After our class discussion on Wednesday I continued to think about the contrast in prison photos between what we read and saw in the article Fenians in the Frame and Sontag’s piece concerning the modern role of photography in capturing prisoners of war and the violence of torture.
When thinking about these two pieces I tried to focus on the way in which these differing photos sought to, in some way, inform the audience of truth. Historically many careers, friendships and romantic relationships have been destroyed by the simple presence of one incriminating photo, one violent or sexual image. This leads me to wonder about the kinds of ways photos seek to express or claim truth. It seems as if one can divide photos into two distinct categories: ones that depict truth and ones that expose truth.
For example, the photos (mug shots) of the detained Irish rebels would be an example of truth depiction. These photos seek to capture the very details and distinguishing features of the face and body to share them with an audience already anticipating that they are looking upon the faces of criminals. Truth isto be simply depicted or shown here, there are no revelations or curtains pulled back, the image stands on it’s own as historical and physical proof of the fact that these Irish men were once detained.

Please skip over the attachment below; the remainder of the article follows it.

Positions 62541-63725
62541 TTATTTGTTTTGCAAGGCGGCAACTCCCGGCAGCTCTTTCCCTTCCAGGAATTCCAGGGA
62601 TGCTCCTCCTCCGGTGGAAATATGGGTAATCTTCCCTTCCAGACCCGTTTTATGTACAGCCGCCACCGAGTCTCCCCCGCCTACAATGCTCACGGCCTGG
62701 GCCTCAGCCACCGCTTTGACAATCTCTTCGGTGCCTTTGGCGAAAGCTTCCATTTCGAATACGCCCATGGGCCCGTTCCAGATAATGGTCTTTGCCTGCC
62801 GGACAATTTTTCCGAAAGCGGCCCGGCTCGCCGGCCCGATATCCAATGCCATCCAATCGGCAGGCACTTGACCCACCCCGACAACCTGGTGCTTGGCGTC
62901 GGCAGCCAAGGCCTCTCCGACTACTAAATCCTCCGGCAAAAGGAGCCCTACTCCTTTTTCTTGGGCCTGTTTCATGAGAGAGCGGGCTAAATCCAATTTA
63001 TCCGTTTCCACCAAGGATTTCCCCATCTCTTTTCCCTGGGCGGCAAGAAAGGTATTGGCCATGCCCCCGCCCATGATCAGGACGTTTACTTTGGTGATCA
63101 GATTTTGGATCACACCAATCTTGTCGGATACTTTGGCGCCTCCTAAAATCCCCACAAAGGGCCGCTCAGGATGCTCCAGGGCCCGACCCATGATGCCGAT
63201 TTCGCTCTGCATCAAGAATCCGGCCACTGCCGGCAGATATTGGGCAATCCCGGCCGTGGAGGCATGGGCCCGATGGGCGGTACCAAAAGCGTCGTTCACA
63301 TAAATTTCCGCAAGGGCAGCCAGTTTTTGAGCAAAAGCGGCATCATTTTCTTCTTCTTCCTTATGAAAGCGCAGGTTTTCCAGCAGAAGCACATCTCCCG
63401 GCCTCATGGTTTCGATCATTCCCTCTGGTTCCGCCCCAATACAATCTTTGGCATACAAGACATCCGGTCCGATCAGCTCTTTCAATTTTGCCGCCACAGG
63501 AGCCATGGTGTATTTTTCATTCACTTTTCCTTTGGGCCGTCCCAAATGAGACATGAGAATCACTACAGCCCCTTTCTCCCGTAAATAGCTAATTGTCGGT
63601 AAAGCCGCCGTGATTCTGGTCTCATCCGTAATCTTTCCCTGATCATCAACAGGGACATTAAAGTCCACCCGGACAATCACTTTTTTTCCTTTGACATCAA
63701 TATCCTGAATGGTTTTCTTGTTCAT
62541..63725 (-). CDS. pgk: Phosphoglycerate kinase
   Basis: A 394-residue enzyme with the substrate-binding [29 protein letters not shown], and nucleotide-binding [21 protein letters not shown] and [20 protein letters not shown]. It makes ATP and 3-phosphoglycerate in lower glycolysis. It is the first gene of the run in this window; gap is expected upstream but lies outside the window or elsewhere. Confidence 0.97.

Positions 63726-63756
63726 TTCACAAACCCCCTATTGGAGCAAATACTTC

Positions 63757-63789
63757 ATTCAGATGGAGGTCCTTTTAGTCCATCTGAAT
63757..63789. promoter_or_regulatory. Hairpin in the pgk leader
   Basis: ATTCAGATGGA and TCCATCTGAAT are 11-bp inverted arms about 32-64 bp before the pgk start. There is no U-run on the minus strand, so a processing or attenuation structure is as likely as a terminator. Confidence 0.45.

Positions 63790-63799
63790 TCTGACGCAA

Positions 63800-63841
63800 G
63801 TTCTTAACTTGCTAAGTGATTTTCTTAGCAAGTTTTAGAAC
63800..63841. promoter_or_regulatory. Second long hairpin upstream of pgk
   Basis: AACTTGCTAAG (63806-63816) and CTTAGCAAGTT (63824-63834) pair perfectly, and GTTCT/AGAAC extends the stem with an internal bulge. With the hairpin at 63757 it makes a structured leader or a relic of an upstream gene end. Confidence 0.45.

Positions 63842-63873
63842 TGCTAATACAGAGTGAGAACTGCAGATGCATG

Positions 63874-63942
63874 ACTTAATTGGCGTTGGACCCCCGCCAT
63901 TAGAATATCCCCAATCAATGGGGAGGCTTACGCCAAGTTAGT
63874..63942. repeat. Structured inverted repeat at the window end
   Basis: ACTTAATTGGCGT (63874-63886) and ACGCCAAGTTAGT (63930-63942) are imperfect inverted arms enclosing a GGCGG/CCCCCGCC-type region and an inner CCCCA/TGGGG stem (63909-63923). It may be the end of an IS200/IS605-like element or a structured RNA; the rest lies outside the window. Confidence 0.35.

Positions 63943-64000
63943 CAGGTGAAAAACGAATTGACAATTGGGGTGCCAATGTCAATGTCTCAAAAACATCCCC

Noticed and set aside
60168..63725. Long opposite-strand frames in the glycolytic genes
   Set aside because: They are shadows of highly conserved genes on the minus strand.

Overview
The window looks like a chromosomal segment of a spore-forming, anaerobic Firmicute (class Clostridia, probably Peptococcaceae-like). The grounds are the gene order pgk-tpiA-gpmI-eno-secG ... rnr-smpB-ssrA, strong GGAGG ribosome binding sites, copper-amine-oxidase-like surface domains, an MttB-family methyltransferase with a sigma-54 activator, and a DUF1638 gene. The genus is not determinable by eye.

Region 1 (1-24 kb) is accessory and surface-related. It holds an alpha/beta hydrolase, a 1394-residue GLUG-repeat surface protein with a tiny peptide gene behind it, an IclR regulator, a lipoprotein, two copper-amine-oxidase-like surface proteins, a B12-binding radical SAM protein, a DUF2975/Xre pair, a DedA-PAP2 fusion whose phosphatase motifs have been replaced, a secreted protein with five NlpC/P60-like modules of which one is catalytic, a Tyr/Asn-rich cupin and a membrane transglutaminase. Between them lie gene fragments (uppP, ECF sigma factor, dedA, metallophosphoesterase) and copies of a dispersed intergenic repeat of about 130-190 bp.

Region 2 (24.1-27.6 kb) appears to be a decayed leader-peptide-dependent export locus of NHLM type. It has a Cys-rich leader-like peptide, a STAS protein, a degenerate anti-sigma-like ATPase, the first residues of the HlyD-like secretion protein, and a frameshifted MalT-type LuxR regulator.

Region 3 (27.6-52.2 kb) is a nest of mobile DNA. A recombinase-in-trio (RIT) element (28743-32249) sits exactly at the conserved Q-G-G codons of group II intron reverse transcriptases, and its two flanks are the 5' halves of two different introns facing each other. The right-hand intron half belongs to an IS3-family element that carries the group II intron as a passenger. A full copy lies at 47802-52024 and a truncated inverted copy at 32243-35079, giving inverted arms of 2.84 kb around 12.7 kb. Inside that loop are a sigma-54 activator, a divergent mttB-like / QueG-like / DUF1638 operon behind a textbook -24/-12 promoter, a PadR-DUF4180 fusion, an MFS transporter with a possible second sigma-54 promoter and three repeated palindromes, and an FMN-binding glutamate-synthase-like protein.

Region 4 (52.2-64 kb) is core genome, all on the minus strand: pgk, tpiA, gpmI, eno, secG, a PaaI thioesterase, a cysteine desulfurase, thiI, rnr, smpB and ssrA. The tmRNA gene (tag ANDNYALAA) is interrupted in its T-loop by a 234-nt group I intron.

In contrast, it seems as if the modern photos shown in the Sontag article are not as subtle in expressing or showing truth. These photos are not merely a depiction of actual events, they are abruptly and radically exposing truth, there is action, a pulling away any sort of mask or curtain that shrouds what people believe to be going on in the Abu Ghraib prison. There is an action implied when this photo is taken, an action of stripping away layers to get at the core of what is really going on, the violence and indignities of war, the truth.
This is so very different from the kind of truth-telling that Fenian mug shots represent and I hope to continue to explore more ways in which photography relates directly to what we as an audience perceive as truth.